Transportation Secretary Pete Buttigieg said on Tuesday he plans to visit East Palestine, Ohio, the site of a train derailment and chemical spill. However, he did not lay out a timeline for his visit.
"I was mayor of my hometown for eight years. We dealt with a lot of disasters, natural and human, and one of the things I noticed very quickly is that there's two kinds of people who show up when you have that kind of disaster experience— people who are there because they have a specific job to do and are there to get something done and people who are there to look good and have their picture taken," Buttigieg said on ABC's Good Morning America.
Buttigieg noted that people from his department have been on the ground since hours after the crash on Feb. 3. He also said the National Transportation Safety Board needs room to do their job and investigate the cause of the crash.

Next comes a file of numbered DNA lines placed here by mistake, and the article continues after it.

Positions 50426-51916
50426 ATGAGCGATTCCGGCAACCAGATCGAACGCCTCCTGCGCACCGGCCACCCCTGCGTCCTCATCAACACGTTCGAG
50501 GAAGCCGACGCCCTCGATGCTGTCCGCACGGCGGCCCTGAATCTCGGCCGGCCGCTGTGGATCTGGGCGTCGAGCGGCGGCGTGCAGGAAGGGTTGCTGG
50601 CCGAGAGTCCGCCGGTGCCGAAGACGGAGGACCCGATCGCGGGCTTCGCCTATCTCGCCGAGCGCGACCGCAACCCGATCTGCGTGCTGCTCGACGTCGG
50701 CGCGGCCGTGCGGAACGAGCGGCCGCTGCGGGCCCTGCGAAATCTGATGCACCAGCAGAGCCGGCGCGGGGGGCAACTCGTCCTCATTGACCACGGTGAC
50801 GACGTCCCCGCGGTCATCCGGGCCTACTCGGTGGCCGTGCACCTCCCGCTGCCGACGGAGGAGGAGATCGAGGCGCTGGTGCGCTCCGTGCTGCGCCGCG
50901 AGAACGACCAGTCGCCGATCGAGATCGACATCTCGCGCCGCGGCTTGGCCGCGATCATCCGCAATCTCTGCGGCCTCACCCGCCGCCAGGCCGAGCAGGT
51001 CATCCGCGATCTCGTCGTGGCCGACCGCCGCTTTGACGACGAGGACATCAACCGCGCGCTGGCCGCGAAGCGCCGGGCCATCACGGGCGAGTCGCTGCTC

"When I go, it will be about action on rail safety," Buttigieg said.
Buttigieg penned a sharply-worded letter to the train's operator, Norfolk Southern, this week. He said he will be asking Congress to raise the cap on fines for violating safety regulations. He. noted Tuesday that the cap is $250,000, which he said is "dust" for companies like Norfolk Southern, which had an operating income of $4.8 billion in 2022.
"I expect that Norfolk Southern and other railroads will take action now, not later, to address public safety concerns and better prevent future disasters," Buttigieg wrote.
The CEO of Norfolk Southern wrote an open letter to East Palestine last week, saying the company is committed to ensuring that the area recovers and thrives.